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The Innocents by Michael Crummey

Post Date: November 11, 2019 by josiemounsey

     Unlike Michael Crummey’s previous novels, where the characters are sometimes subsumed by the vastness and rawness of Newfoundland, in ‘The Innocents’ the adolescent protagonists, Evered and Ada Best, are central to the story.

     Set some time in the early 1800s, the novel begins with tragedy when Evered and Ada’s parents and baby sister die. In their harsh struggle for survival in their isolated cove, the orphaned siblings battle brutal winters with wild storms of wind and whipping currents of torrential rain threatening to destroy the fragile tilt in which they live and their boat. The seasonal arrival of caplin and cod and summer berries provide a modicum of relief, and exposure to the outside world is afforded with twice-yearly visits of the supply ship, the Hope, when Evered trades cod for food staples. After going on board the wreck of a ship caught in the ice, Evered suffers from ice blindness, and in his torment thinks the ship has brought some sort of curse upon them. Later, as the vicious elements continue to conspire to defeat the two youngsters and sickness hovers, to this toxic mix is added bewilderment at the complications of sexual maturation.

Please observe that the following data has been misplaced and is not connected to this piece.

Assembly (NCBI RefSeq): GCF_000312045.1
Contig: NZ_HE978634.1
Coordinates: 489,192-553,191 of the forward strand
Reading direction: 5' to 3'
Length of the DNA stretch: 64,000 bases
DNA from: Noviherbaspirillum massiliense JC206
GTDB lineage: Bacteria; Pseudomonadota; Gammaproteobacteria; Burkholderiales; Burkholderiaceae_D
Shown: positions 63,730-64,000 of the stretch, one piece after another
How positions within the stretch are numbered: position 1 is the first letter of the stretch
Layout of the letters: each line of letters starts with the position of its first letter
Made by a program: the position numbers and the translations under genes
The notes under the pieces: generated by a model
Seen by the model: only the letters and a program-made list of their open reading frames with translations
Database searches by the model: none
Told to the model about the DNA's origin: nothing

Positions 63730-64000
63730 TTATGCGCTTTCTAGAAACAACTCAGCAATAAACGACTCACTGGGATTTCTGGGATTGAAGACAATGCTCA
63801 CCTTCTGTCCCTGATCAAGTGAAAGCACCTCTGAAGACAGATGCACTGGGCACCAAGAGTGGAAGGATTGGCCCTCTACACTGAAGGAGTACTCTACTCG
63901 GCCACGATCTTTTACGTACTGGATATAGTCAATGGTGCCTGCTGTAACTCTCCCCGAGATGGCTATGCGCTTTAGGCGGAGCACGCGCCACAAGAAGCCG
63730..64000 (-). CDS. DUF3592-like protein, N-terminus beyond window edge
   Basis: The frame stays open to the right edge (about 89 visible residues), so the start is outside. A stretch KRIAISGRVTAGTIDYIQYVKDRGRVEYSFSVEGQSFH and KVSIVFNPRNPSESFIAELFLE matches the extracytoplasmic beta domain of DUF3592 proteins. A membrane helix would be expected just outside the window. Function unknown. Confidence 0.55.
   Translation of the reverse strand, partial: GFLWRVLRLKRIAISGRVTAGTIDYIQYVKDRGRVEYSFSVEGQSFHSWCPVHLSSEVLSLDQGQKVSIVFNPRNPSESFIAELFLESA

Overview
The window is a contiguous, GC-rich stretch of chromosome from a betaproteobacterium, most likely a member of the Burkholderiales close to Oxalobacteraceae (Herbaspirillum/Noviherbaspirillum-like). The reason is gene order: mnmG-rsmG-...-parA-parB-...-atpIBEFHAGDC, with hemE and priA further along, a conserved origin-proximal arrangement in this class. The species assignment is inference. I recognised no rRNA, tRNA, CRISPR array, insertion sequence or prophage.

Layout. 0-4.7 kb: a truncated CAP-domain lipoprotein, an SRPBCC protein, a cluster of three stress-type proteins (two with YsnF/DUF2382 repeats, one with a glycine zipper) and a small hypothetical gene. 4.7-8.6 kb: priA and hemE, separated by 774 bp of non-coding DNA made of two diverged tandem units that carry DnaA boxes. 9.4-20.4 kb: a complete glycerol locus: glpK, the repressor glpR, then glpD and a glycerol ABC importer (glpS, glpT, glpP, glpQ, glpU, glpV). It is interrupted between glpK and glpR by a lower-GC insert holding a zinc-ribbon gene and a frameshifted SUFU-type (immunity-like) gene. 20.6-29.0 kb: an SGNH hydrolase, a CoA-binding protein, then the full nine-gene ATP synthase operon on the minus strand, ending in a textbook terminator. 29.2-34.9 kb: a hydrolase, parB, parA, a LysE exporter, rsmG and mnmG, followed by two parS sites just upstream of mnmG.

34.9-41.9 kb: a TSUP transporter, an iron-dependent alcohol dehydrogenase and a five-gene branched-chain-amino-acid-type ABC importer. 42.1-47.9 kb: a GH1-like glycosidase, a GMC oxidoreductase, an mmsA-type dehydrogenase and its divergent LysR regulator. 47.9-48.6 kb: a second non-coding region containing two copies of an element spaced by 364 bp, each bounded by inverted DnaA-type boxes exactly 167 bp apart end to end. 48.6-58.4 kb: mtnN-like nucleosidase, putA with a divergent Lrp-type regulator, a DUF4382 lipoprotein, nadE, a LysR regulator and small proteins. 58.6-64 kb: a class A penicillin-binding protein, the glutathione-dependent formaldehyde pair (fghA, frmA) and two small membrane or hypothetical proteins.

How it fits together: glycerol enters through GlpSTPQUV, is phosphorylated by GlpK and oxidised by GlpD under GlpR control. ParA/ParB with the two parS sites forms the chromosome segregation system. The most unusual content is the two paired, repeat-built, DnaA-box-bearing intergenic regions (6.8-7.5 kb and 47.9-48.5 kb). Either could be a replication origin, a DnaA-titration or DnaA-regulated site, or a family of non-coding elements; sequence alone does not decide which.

Despite all the pitfalls, the close relationship between Evered and Ada comes through, particularly in the early chapters of the book. They truly are innocents, prompting me to wonder how, if I had been orphaned in an isolated cove with no one around to guide and from whom to learn, I would know that incest was wrong. Would I know how a baby is conceived? How would I understand anything? I wouldn’t, and Crummey is very careful to protect Evered and Ada so that no one should think badly of them.

     The story has its genesis in a report Crummey discovered some years ago in provincial archives of a peripatetic 18th century clergyman who came across an orphaned brother and his pregnant sister living in an isolated cove. After concluding that the brother was the father of the baby, the clergyman beat a hasty retreat from the gun-toting young man.

     The thread of a mystery about the youngsters’ parents runs through the novel and, to Crummey’s credit, he isn’t tempted to reveal the secret but leaves it instead to the reader’s imagination. Although this approach won’t appeal to readers who like a story to be neatly wrapped up, for me it adds further intrigue.

     Despite the rawness of the youngsters’ situation, there is beauty in the writing. There is also beauty in the cover of the book, taken from a 2009 painting by Diana Dabinett, a visual artist who lives in Shoe Cove, Newfoundland. All in all, a worthy contender for the 2019 Giller Prize.

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